The opaque nature of China’s government makes it difficult to see where Chinese economic policy is heading, and thus how the country’s economy will develop in the years ahead. However, the scale of China’s economy and its role in global trade and financial markets compel us to try to understand the intentions of China’s new leadership.
A useful starting point is to examine the key appointments that have been made since Chinese President Xi Jinping (習近平) assumed office.
One surprise was the decision to retain Zhou Xiaochuan (周小川) as governor of the People’s Bank of China. Zhou had come to the end of his term — and had reached an age at which officials are supposed to retire. So the decision to keep him on for at least the next two years represents a significant endorsement by the new leadership.
Zhou is an intelligent and internationally respected expert on monetary policy and finance. As the head of the national bank, he has favored more market-based monetary policies and increased internationalization of China’s currency, the renminbi.
He has also worked successfully to contain inflationary pressures. We can expect more of the same in the coming years.
Chinese Minister of Finance Lou Jiwei (樓繼偉) comes to the ministry from the China Investment Corp, China’s sovereign wealth fund, where he dealt with global capital markets on a daily basis.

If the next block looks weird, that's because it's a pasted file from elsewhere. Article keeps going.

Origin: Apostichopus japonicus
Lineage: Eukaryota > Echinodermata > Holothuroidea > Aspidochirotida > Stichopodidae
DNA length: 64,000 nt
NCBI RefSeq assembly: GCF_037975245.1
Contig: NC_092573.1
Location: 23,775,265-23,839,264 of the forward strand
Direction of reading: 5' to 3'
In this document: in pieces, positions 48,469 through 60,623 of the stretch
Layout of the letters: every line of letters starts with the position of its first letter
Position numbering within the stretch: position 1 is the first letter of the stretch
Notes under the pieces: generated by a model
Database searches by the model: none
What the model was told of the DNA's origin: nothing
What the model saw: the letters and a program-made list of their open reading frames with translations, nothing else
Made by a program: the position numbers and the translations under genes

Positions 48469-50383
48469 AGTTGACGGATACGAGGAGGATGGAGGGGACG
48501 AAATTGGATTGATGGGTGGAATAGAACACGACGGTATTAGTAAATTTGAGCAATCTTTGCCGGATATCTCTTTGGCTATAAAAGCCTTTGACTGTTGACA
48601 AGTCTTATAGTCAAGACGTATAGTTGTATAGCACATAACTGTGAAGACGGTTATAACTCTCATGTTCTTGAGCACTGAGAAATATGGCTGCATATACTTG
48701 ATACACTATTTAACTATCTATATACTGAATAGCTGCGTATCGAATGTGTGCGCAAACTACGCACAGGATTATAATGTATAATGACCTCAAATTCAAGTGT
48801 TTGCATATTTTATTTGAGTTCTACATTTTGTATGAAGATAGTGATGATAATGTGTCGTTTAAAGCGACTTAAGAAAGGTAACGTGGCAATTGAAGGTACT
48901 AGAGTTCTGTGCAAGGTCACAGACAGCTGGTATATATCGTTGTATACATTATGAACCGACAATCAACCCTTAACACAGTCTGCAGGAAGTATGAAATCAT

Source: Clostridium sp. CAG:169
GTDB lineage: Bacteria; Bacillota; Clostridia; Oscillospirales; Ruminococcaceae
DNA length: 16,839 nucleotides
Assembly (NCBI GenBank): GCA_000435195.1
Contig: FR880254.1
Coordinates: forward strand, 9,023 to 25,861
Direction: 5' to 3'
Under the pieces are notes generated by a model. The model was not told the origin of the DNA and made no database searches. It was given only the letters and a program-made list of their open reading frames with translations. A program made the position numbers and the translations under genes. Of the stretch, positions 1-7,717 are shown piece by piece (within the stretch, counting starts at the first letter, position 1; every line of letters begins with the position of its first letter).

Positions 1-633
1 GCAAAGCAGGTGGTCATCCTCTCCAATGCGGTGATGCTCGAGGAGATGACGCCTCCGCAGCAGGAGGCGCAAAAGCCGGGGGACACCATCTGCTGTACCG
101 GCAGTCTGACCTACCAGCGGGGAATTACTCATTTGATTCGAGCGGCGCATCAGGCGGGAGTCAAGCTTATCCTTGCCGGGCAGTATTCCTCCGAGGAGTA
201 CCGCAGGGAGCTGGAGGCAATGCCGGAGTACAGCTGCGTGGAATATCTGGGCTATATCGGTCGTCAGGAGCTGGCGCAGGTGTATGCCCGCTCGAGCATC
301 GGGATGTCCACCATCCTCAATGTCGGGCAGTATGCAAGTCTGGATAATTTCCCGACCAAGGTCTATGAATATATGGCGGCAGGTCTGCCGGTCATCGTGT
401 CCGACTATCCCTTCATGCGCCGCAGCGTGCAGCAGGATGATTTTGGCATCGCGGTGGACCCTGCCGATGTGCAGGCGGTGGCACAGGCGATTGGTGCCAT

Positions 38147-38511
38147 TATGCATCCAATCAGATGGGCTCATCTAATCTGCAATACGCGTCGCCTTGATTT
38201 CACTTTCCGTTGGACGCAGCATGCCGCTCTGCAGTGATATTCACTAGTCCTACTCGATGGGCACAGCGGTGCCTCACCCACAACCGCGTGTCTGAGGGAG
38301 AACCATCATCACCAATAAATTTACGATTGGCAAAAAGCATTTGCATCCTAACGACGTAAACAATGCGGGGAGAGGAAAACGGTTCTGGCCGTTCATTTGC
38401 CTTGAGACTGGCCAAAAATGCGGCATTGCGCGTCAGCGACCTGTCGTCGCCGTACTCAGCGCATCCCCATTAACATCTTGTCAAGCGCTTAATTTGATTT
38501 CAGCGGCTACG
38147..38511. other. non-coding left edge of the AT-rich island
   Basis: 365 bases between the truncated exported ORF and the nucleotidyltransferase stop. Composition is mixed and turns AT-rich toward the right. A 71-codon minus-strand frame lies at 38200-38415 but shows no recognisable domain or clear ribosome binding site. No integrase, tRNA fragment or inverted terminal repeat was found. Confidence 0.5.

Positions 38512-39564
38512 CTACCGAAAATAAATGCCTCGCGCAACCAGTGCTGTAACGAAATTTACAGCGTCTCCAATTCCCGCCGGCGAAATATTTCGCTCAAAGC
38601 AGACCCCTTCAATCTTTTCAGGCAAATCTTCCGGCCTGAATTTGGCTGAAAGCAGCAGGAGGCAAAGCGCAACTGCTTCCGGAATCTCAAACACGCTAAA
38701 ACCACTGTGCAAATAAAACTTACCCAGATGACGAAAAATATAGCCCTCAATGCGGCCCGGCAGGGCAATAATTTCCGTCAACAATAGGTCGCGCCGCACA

Lou, a trained economist who previously served in the Ministry of Finance as a deputy minister, where he was a voice for pro-market reforms, indicated his current approach to tax and budget policy at a recent meeting in Beijing. He rejected what he described as the European style of very large government and high tax rates and the US style of lower tax rates, but large fiscal deficits, in favor of low budget deficits and a tax system that would promote “opportunities” for individuals and private enterprises.
Xi and Chinese Premier Li Keqiang (李克強) obviously knew what they were getting when they appointed Lou. And, despite his age, they promised that he would have a full five years as finance minister, which would push his tenure past the normal retirement age.
Liu He (劉鶴) is perhaps the least visible of the key economic thinkers. Liu played an important role in shaping the recently adopted 12th Five-Year Plan, with its emphasis on urbanization and service-sector development as a means to increase personal incomes and the share of consumer spending in GDP.
He has recently been promoted to the post of deputy director of China’s National Development and Reform Commission, the principal body that advises the State Council on economic-development strategy and macroeconomic policy.
Taken together, these appointments demonstrate the new Chinese leadership’s emphasis on pro-market reforms and a shift from heavy industry to greater reliance on consumption and services.
That shift is likely to mean a slower rate of GDP growth than the annual rate of nearly 10 percent that China achieved during the last three decades. However, a slowdown to 7 percent annual growth would still double China’s GDP over the next decade.
More consumption and less heavy industry will also reduce China’s demand for raw materials, dampening global commodity prices. Even more significant, shifting income from state-owned enterprises to middle-class workers and increasing consumer spending will reduce China’s enormous savings rate.